Huffman will be based out of his hometown of Des Moines, where much of his family still lives. But, like always, he'll be on the road almost non-stop.

Perhaps the biggest change for Huffman, going from the NAHL to the USHL, is that nearly every player on a USHL roster has committed to a Division I college or is being heavily recruited by Division I schools. Many of the players are draft-eligible and are being scouted by NHL teams. In Austin, it was always the coaches' goal to move players on to Division I schools, but usually it was three or four guys a year who jumped to that level. 

"I don't think I'll have to change the way I look at players, but I'll definitely have to be more detailed," said Huffman, who has been in Blaine all week scouting the NAHL Showcase -- and scouring it for hidden gems. "Now (for the Ducks) I might have to go to a game just to watch one guy."

Sioux City has 10 players on its roster who are already D-I commits. And they're headed to the big-time schools -- Michigan, Providence, Denver, Minnesota, North Dakota.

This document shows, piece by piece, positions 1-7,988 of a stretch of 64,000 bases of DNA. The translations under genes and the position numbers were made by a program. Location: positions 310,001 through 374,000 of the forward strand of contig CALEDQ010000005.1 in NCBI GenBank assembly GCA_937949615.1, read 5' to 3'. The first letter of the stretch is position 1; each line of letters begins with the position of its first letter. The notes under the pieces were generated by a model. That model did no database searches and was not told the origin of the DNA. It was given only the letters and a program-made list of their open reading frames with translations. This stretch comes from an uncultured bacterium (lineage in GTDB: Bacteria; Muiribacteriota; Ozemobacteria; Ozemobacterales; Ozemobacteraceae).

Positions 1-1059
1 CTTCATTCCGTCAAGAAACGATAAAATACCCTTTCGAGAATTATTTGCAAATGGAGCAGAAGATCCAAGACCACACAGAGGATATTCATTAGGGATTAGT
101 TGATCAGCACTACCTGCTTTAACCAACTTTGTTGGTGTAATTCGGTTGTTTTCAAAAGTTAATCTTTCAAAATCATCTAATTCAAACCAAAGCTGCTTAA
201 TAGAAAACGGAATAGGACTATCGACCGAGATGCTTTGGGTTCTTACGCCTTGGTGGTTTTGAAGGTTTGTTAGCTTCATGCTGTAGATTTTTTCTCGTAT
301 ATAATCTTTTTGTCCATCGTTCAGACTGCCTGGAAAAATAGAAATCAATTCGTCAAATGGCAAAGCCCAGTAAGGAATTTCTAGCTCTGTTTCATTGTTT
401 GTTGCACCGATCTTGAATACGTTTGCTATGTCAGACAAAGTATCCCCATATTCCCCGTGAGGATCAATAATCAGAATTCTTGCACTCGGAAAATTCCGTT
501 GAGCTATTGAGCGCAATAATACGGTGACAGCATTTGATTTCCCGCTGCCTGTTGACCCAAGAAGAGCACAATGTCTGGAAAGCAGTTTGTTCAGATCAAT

The Musketeers also had a familiar face in the locker room for Huffman to connect with -- former Bruins forward Josh Wilkins is on the Musketeers roster this season.

There's no doubt Huffman is excited for his new opportunities. When he was getting in the later stages of the interviewing process with the Ducks, I asked him to let me know when he heard back from them. Shortly after he got off the phone with Ducks management, I received a text that didn't have any words, just a picture:

Ducks logo

September 18, 2015

Junior Hockey | Bear Tracks: A player-by-player look at the 2015-16 Austin Bruins

Here's a player-by-player look at the 2015-16 Austin Bruins ... well, at least their roster to start the season. Lots of roster changes are common early in the season, especially for a new coaching staff that is trying to fine-tune its roster exactly the way it wants it.
Here's a player-by-player look at the Bs -- who open their season, the first under head coach Kyle Grabowski, in less than an hour:
 Logan Haskins, 5-8, 160 (Rochester): Haskins led Rochester in scoring for a second consecutive season as a high school senior last winter. The diminutive, slick-skating playmaker finished his three-year varsity career with 116 points and he put up at least one point in 23 of Mayo's 26 games last season. He also had 13 multi-point games last season, playing on a line that combined for 125 points. Put up 15 points in 14 games for the Rochester Ice Hawks, playing before and after the high school season.
 Miro Lehtimaki, 6-3, 210 (Kiukainen, Finland): The big 18-year-old played two games for the Amarillo Bulls of the NAHL last season after putting up 20 goals and 33 points, as well as 62 penalty minutes, in 56 games for the Iowa AAA U18 Elite team.